The most straightforward designs are often the best – but simple does not mean simplistic in this Bukit Batok home.
T professionals Gordon and Meilian purchased this three-bedroom apartment from the previous owner about two years ago. Located opposite Bukit Batok Nature Park and a stone’s throw away from Bukit Timah Nature Reserve, it is the perfect location for these nature lovers.
Their brief to Eloycois Er, principal designer of Erstudio, was to give them a bright and airy interior that was both modern and luxurious. “We believe that less is more and wanted to keep it simple,” says Gordon. They also prefer natural materials such as wood and stone with hints of grains and patterns reflecting their love for nature.
AT A GLANCE
Who lives here: A couple and their two young children
Type of home: A 3-bedroom condominium in Bukit Batok
Size of home: 1,378 sq ft
With two very active young children and no helper, ease of maintenance was also an important factor.
There were also fengshui requirements. Most, such as placing a fountain of wealth on the balcony and ensuring that the light clusters were not of a certain number, did not have any major implications on the design proposal.
However, there were more stringent, location- related criteria and even the height of the kitchen hob that Eloycois had to incorporate into the design.
“I look for suitable locations for the air-conditioners first to run the trunking so everything is seamlessly integrated.”
The family of four moved into their new home in January 2019 after a three-month renovation costing over $80,000. Interestingly enough, as with his other projects, Eloycois started the interior design by first mapping out the positions of the air-conditioning units.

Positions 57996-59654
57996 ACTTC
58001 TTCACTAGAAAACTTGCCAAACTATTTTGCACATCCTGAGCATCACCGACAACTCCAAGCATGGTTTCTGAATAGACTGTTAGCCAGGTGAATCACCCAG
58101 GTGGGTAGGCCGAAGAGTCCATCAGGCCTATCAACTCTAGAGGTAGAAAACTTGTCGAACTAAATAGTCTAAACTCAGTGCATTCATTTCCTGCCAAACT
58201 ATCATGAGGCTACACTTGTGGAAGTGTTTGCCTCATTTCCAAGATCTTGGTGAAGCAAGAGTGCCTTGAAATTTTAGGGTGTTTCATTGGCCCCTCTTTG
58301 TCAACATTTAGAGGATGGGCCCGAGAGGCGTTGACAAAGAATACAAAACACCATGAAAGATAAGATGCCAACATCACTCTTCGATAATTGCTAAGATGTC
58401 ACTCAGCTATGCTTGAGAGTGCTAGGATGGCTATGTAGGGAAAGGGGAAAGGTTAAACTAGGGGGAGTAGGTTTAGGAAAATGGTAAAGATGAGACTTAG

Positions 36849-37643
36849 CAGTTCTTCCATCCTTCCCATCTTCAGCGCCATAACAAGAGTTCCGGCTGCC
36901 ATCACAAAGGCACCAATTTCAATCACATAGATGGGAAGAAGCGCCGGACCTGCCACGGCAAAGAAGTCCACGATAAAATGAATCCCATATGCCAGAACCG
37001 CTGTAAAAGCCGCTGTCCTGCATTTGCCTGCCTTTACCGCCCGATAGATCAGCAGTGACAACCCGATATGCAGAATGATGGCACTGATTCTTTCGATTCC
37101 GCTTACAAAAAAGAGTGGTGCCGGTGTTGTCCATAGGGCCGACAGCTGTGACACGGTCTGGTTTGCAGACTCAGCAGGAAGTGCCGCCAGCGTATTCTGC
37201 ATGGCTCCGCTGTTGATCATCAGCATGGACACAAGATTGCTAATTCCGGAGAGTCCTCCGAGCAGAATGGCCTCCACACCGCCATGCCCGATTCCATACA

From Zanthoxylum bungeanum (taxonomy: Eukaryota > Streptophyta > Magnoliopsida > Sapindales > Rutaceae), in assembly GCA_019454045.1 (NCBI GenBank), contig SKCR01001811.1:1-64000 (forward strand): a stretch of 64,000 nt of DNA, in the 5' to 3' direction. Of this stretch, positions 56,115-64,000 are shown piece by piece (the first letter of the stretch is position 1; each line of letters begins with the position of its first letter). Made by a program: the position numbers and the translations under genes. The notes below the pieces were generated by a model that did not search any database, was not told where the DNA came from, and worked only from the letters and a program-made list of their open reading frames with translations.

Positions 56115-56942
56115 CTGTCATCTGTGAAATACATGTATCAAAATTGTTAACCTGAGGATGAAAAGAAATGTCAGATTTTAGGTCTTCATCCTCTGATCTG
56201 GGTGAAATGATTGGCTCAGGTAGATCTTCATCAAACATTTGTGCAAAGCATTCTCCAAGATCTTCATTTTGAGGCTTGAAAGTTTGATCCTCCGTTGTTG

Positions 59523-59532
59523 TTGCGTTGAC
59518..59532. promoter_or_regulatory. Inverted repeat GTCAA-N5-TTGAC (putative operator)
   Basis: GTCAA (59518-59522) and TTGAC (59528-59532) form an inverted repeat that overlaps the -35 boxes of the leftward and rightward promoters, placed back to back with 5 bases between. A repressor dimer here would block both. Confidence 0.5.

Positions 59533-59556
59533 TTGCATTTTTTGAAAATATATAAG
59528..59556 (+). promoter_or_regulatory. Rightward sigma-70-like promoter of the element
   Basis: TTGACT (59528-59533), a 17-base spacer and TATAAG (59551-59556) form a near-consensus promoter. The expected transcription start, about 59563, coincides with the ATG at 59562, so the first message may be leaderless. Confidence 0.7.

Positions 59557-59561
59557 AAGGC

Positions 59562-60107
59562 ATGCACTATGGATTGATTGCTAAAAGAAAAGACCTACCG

“I look for suitable locations for the air-conditioners first to run the trunking so everything is seamlessly integrated,” he explains. Of course, he has built up an extensive design library and fine-tuned an arsenal of good detailing over the years, but every home still presents a challenge. “It allows me to create something new,” he says.
The walls of the existing kitchen were hacked to create an open-concept kitchen- cum-dining area. As Gordon and Meilian wanted a kitchen island and a large dining table, Eloycois combined the two into a peninsula – less common than island countertops – that connects to the kitchen counter at one end and extends outwards to form the dining table at the other.
Having this means one has to walk around it to get to the kitchen from the entrance hallway. However, the enlarged horizontal surface area offers greater functionality for the family. “This is where most of the action takes place – from getting homework done to building Lego sets. It is also the de facto spot for photo taking when we have friends over,” shares Gordon.
A well- articulated palette of materials makes the interior stand out. The meeting point of the peninsula and the kitchen counter is expressed through a collage of different materials, including quartz, marble and laminate.
The living room design was kept simple with clean lines and neutral colour and material palettes, so it wouldn’t distract from the view of the lush greenery framed by the full-height glass doors leading to the balcony.
The feature wall, on the other hand, is clad with wood laminate and a white marble veneer to pull off a minimalist look while providing storage and display shelving.
“The colour scheme, right down to the curtains, was carefully thought out to achieve a delicate balance between dark and light colours,” Eloycois points out.
Then he went with a hotel concept for the master bedroom, where a simple headboard and some furniture brought over from the family’s previous home come together in an elegant scheme with a soothing ambience.
While the couple continues searching for the perfect pair of bedside tables, Eloycois has detailed the wardrobe door such that it is split into two panels so the upper panel can still be opened even with the bedside table in place.